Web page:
Do you want to know a wonderful and easy recipe for a Friday night? I found an amazing recipe for Pasta Alla Carbonara in a Williams-Sonoma catalog. It’s such an easy dish, but serve it up on a cozy night, light a candle, and pour a couple glasses of red wine (we had a 2008 Ruffino Aziano Chianti) and it becomes a lovely, romantic evening in.

Pasta Alla Carbonara
3 eggs, room temperature
1 ½ cups grated pecorino romano cheese, plus more for serving
2 Tbsp olive oil
6 oz diced pancetta
Kosher salt
1 lb dried thin spaghetti
Freshly ground pepper

In a bowl, whisk together the eggs and the 1 ½ cups of cheese and set aside. Warm the olive oil in a large skillet. Add pancetta and cook until sizzling, browned, and fat has rendered, about 8 minutes. Set off heat.

Meanwhile, boil pasta at high heat in lightly salted water until al dente. Drain, reserving about 1 cup of cooking water. Slowly whisk ¾ cup of the reserved cooking water into the egg-cheese mixture.

Return skillet with pancetta to medium heat and rewarm. Add pasta and the rest of the pasta liquid to the skillet and toss to combine. Turn down heat and pour in egg-cheese mixture, tossing well to combine. Serve immediately, seasoning each serving generously with freshly ground pepper. Pass extra cheese for sprinkling. (recipe adapted from Williams-Sonoma)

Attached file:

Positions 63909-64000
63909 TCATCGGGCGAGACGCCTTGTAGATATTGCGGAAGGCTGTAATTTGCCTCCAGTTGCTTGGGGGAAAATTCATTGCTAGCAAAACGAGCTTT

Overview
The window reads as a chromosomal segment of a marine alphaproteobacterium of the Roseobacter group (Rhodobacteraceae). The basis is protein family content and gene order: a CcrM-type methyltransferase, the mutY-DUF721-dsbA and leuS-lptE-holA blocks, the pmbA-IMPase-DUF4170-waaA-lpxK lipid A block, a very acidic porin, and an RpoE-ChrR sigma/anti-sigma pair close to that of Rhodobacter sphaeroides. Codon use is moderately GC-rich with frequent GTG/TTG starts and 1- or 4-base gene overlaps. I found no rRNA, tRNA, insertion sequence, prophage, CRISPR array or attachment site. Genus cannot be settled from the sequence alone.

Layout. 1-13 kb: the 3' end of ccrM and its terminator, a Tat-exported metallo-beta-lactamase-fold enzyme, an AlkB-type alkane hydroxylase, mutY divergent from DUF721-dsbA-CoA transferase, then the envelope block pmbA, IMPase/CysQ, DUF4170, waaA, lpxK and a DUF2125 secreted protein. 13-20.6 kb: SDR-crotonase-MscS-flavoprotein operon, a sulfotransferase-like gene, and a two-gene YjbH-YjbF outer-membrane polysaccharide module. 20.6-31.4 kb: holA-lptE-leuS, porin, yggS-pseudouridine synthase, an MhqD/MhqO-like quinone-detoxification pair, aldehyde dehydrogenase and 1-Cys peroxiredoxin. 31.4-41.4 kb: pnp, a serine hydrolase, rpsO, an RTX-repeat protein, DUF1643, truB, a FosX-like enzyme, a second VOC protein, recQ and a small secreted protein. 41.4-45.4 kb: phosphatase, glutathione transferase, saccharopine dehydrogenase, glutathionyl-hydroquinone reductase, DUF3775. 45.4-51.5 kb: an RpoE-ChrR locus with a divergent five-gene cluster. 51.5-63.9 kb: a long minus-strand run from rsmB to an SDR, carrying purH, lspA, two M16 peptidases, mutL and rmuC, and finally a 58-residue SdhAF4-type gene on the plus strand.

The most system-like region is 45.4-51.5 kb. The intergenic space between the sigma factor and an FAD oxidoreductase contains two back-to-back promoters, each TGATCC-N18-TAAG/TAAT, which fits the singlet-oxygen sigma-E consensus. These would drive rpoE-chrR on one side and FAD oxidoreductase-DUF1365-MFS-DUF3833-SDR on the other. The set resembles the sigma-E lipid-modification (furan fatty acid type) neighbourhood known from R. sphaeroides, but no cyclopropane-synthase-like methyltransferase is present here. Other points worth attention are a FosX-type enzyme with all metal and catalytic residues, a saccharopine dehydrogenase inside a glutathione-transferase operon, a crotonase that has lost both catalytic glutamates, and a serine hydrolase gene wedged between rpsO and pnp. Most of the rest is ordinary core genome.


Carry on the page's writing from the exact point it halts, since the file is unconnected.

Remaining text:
Monday, October 31, 2011

Happy Halloween!

Trick or Treat! Sadly, despite the bunches of children in our neighborhood, we get very few trick-or-treaters. However, our neighbors did stop over with their baby boy for his first trick-or-treat and he had on the most adorable little Tigger costume (with footies and hood and all) and had no idea what was going on. Plus, there was a Halloween party at work this afternoon, Chris and I went to a Halloween party on Friday night, and in the spirit of the day, I made pumpkin cupcakes with cream cheese frosting. Thanks to my mom for sending the little pumpkin sprinkles and the muffin cups - they say "take a bite" in ghostly cursive on the bottom. Also thanks to Chris' mom for Jan Moon's Big Book of Cupcakes cookbook (from Dreamcakes Bakery) from where I got the cupcake recipe. Happy Halloween, everyone!

Friday, September 30, 2011

Raccoon Sightings

We live in a very residential area, in a neighborhood full of townhouses and stand-alone family homes. With plenty of wooded areas and trails winding in and out behind the cul-de-sacs, though, we have spotted our fair share of wildlife. Of course there are deer to watch out for, but we’ve also seen rabbits, a fox, mice, and a praying mantis. We even have an opossum that frequently appears inside our tiny fenced-in yard. Most recently, we were visited by 2 raccoons. It was the closest I’ve ever seen raccoons. They wandered across our patio, up to the deck and back down, and then clawed their way up the fence and over to the next door neighbor’s deck. I actually thought they were quite cute, and Chris named them – Roger and Rocky.